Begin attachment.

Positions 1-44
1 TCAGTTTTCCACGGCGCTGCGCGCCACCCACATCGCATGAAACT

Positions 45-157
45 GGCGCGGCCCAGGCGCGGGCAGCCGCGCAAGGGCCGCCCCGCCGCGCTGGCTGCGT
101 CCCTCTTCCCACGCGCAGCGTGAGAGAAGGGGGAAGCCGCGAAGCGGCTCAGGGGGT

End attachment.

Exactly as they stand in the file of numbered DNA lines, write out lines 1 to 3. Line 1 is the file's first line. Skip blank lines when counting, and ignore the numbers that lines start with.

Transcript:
Positions 1-44
1 TCAGTTTTCCACGGCGCTGCGCGCCACCCACATCGCATGAAACT

Positions 45-157